One area of the park has wooden tables and benches, and one Saturday I ran into a father there who was setting up a birthday party for his son who appeared to be in elementary school.
It’s not the kind of park where you can reserve the tables and benches to use them, so I’m sure the dad got up early, grabbed the bag packed with party favors and snacks that he prepared the day before, and rushed out hurriedly with his son to get a table.
The father and son were hanging a decoration on the tree branches that said BUON COMPLEANNO (happy birthday), setting out potato chips, popcorn, and other snacks on colorful plates, and otherwise busily working away at party preparations.
When I passed by the same spot on my way back, the other kids and parents who had been invited to the party were streaming in. They looked like they were having so much fun that I wanted to knock on the door of this party without walls or doors and ask to be invited in as well.
There are all kinds of parks big and small in Milan, but all of them are frequented by people of every stripe and all ages. I even worked at a park once. It has a small liberty-style residence in the center called the Palazzina Liberty, which was a lovely concert venue—so as a musician I became quite connected to that place. The concert venue was once a café-restaurant on the site of a former vegetable market that got its start in the early 1900s, and apparently it was a place where the merchants would negotiate business.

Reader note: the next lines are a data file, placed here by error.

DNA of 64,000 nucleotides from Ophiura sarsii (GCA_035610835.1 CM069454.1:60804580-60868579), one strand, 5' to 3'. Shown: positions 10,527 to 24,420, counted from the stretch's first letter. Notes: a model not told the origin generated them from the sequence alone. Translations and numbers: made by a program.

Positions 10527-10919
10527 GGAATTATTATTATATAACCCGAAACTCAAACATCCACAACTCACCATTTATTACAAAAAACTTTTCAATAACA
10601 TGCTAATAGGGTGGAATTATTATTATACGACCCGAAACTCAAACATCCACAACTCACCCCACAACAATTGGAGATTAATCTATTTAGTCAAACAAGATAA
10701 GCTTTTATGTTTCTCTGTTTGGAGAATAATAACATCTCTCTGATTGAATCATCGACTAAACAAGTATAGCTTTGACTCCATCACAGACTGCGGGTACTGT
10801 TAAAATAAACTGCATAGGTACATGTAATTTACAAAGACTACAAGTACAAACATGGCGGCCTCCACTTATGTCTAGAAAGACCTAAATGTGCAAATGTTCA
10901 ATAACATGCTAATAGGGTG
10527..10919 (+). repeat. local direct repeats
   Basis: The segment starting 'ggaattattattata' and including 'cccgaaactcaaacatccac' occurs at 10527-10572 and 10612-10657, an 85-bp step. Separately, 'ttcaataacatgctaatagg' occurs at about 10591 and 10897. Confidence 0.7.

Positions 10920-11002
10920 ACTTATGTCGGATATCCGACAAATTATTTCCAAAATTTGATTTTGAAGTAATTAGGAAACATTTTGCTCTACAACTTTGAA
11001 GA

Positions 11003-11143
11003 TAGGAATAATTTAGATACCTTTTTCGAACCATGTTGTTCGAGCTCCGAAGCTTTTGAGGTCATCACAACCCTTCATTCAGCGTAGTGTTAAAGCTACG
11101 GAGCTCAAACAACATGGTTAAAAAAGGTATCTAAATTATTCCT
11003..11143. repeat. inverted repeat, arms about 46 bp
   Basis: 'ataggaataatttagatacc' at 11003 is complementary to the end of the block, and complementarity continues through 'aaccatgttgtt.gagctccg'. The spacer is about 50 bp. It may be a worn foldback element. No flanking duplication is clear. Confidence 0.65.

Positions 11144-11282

There are a lot of structures in Milan that are still around from the Fascism period. Some obvious examples are the Milano Centrale Railway Station, the courthouse, and a theater that has since been converted into the high-end food market Eataly. All of them have the dignified, imposing presence characteristic of Fascist architecture. Coming in right after that was the birth of the so-called “liberty style” art nouveau, a period that seems to have quietly produced a succession of elegant structures.
On a side note, when I got to the entrance of the park to play a concert at that venue, I saw my colleague freeze in place with a troubled look on her face. When I asked what was wrong, she said she was afraid of dogs and couldn’t go in.
When I looked more closely, I saw them. There were not only lots of dogs to run off-leash in a fenced-in area of the park—but also dogs running freely into the park away from their owners.
There was no way to get to the concert venue in the middle of the park without walking right through it, and I was stuck walking with my friend who was frozen with fear. It would end up making us late for the concert.
In a desperate solution, I had her close her eyes and take my hand (I had to drag her!) as we somehow made our way to the venue.
There are other liberty-style buildings that you will not discover only by walking through the streets of Milan. The Osteria del Treno (train pub) was apparently a place for the railroad workers of the day to drop in and have a drink with their friends as a reward for a hard day’s work, but the kind of pub I pictured when I heard that was a dark place with such dim lighting that you couldn’t even see the grime on the railroad workers. Today, though, the place is so bright and clean that there’s no way you can even picture what it looked like back then. It’s a social restaurant where they have lively tango shows and other performances—which really surprised me.
Milan is the city where the liberty style originated, so there are doubtless many other places where it survives. I’m excited to go out and discover more of them!